A Haunting We Will Go

A Haunting We Will Go
© 2005 Mr. Nevers - dramwich.blogspot.com
October 20, 2005

Ah, its 9:53 in the morning and the sky is still heavy with clouds the color of dirty wool. Its dark out and cold and the shop windows are full of red and orange cellophane devils and paper-bag spirits. It can only mean one thing… October! So, in keeping with the spirit of the season, I thought now’s as good a time as any to relate the time… insert suitable musical sting…I Haunted Bachelors Grove Cemetery!

It begins, as many things do in America, with a hugely obese man. The magnificent rotundage in this case is Chicago’s own premiere “Ghosthunter” Mr. Richard T. Crowe. International star of stage and screen, Mr. Crowe hosts a variety of tours through and around the windy city ( http://www.ghosttours.com/ ). Please feel free to judge Mr. Crowe by his web presence. His site and his shtick hasn’t changed since the late eighties, but be warned, his shtick can be persuasive to the open minded in the wee small hours of a cold Halloween morning.

Now, my friends and I, all artists and writers to a man, are of that peculiar stock that believe that the idea of a leisurely stroll through the more bedeviled areas of the world can only be better if it’s undertaken very late at night. And if that night happens to be All Hallows Eve, the one night the gates of Tartarus are thrown open and all the souls of the damned are loosed upon the unsuspecting living, all the better. So we opted for the more expensive tour, the midnight Halloween tour to be precise. I don’t believe Mr. Crowe offers a tour this late anymore; he’s not as young as he used to be and his poor bacon wrapped heart just can’t take the late nights.

The excursion turns out to be a pretty good Halloween diversion. Most of the four hour trip we spent sitting comfortably in large captains chairs on a luxury liner of a bus while Mr. Crowe stood at the front and regaled us with grisly ghostly stories from Chicago’s ancient past. We visited haunted bars and cemeteries, had a drink (a Bloody Mary of course) at the pub frequented by “Resurrection Mary” and looked skeptically at her handprints melted into the bars of the cemetery gates across the street. We heard stories of apparitions and half glimpsed shapes, mysterious lights and noises where no noises should be. And then, as eleven o’clock slipped past us and we drew ever nearer midnight, Richard began the tale of “the most haunted site in Chicago”; Bachelors Grove.

Bachelor’s Grove Cemetery is a hotbed of ghostly activity we’re told. Its secluded location near the Rubio Woods Forest Preserve and its adjacent stagnant lagoon made it an ideal place for Chicago mobsters to dump bodies during the heady days of prohibition. There’s a lady in white who disappears into the dense forest if you catch a glimpse of her, a “jumping tombstone” that’s rarely in the same place twice, a house you can only find if you don’t know it’s not supposed to be there and ghostly balls of light that flit from tree to tree almost constantly… if the stories are to be believed.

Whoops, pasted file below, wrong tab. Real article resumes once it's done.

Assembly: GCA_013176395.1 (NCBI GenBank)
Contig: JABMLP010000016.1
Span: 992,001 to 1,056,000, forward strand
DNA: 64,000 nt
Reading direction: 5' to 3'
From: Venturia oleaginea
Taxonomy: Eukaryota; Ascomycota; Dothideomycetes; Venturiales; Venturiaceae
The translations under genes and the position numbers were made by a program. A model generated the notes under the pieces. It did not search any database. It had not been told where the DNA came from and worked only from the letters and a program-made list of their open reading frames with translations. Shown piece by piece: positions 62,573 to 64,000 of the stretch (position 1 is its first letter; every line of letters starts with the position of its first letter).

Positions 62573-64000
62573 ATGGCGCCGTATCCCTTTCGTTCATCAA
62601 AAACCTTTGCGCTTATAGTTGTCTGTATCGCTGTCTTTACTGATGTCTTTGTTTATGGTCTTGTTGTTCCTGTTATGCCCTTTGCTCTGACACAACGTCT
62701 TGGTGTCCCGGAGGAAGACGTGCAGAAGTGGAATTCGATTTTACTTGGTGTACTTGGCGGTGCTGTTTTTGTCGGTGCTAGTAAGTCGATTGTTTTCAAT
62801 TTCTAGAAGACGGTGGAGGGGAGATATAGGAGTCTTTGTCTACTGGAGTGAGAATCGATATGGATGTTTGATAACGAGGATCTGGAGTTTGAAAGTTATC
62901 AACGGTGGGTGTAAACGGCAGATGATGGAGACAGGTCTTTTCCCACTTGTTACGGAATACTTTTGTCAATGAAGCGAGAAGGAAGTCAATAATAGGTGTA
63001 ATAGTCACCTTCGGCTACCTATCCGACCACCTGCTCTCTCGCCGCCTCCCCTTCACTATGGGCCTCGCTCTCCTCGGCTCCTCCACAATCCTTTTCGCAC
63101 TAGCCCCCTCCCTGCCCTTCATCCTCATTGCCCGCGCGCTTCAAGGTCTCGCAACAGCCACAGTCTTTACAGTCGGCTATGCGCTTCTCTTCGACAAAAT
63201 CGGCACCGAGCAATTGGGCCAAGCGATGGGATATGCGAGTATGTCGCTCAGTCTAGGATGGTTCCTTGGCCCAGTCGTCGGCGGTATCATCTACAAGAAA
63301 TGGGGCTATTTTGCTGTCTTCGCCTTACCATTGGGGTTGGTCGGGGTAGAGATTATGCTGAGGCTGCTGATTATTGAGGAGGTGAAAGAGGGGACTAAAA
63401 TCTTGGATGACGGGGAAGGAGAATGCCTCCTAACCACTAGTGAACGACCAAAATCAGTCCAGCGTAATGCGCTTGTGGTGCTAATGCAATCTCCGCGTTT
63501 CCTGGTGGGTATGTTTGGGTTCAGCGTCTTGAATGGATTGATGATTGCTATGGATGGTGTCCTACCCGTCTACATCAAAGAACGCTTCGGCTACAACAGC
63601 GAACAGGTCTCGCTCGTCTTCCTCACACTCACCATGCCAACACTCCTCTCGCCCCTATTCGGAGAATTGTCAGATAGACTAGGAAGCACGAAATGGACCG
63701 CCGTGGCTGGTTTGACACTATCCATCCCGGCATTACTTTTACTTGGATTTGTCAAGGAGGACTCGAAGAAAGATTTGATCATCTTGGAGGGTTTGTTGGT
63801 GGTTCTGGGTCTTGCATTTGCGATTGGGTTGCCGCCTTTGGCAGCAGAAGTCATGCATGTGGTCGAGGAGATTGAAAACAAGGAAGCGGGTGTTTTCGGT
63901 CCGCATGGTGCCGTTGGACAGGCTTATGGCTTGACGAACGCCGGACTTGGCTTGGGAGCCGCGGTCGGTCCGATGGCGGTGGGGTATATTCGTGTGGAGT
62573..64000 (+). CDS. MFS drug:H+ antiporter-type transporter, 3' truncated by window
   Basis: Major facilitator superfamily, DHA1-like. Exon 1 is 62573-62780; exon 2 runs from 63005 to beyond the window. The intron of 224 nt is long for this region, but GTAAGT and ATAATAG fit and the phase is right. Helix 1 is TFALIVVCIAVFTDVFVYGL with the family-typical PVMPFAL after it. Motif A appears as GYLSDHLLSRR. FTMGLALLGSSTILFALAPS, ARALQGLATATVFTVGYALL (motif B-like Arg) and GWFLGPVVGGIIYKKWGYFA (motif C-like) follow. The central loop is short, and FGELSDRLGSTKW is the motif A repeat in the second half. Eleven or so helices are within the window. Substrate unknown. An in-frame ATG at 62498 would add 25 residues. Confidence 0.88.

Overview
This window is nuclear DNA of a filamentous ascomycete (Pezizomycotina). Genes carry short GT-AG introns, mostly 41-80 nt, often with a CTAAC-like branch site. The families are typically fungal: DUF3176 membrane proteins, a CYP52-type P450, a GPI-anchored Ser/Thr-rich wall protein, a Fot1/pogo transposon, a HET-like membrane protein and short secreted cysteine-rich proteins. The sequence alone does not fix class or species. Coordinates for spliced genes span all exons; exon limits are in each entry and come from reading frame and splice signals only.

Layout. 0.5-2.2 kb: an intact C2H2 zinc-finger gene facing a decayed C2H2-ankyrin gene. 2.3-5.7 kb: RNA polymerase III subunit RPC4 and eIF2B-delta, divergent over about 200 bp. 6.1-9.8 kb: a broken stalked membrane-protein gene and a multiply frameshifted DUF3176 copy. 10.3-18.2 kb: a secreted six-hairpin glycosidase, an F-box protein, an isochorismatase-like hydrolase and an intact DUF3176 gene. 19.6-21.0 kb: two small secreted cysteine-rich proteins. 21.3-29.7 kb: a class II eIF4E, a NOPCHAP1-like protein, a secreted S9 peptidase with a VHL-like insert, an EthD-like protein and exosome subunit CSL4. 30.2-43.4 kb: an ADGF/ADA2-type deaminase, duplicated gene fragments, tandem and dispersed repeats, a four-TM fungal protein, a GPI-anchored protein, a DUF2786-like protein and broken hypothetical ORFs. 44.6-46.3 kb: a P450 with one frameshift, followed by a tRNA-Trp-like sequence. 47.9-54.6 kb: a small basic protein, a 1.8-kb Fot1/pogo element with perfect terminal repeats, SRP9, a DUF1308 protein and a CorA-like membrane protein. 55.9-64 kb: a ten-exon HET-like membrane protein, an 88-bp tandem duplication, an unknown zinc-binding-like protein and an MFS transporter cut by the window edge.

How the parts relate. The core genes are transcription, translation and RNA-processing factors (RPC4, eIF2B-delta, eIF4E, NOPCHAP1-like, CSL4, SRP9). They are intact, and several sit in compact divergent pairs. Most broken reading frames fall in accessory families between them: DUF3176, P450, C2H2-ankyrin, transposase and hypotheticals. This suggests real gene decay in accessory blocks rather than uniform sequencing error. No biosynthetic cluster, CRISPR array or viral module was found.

Mr. Crowe, fantastic natural storyteller that is, wove a dark tapestry of words that had everyone on the tour trembling on the edge of their seats waiting for the chance to pounce on the poor little abandoned cemetery. When I look back now, I should have known it was not to be. The grove is situated back in the woods and only approachable via an overgrown dirt path about a quarter of a mile long. Mr. Crowe, puffing and sweating from the exertion of standing for minutes at a time, was in no shape to make the trek, especially in the dark. Besides, the cemetery had been officially closed since nineteen sixty five and, though there was a large hole in the chain link gate, it could never be large enough for the sizable Mr. Crowe. But no one knew that at the time.

The bus squeaked to a halt on the side of a nicely paved, completely deserted road, just beneath a blazing white sodium arc streetlight. We all looked out the windows expectantly. Richard Crowe pointed to a pitch black gap in the wall of trees to our left.

“There,” he announces, his voice trembling with gravitas “is Bachelors Grove.” We all press our faces to the tinted glass, eyes squinting hard to see as far past the blinding streetlight as possible. I make out the edge of the lagoon closest to the street, kinda. And that’s it. The bus lurches into motion again and we glide anticlimactically through one or two more stops never quite getting over the fact that we were on a Chicago ghost tour on Halloween night and that we passed feet from the most haunted spot in the area without getting the chance to even step off the bus and gape.

Absurd! You say. Unconscionable! You cry. And you are right. I felt like someone had just described for me the most succulent filet mignon dinner with all the trimmings, perfect in every detail down to the smell and texture of the aged Angus, and then handed me a Slim Jim instead. I’ve never gotten over that betrayal Mr. Crowe and it may be the reason for all the fat jokes… who can say. Not you porky, that’s for sure.

I was galvanized. I didn’t want to see Bachelors Grove Cemetery, I NEEDED to see it. So I rounded up another group of friends, a completely different group of friends. A group of friends that feel, sure, it’s o.k. to go poking around a cemetery at night, but if you have to break the law to get into it, all the better.

The five of us piled into a jeep and headed to what we could only assume would be the spectral equivalent of Great America (if you want to visit the spectral equivalent of Disney World you need to go to the Winchester Mansion in California). We reached the Rubio Woods area around eight p.m. but spent another forty-five minutes looking for parking when we realized all the forest preserve parking lots were closed for the night. We ended up parking in the ‘burbs surrounding the park and hoofing the half mile or so to the path that lead to the cemetery.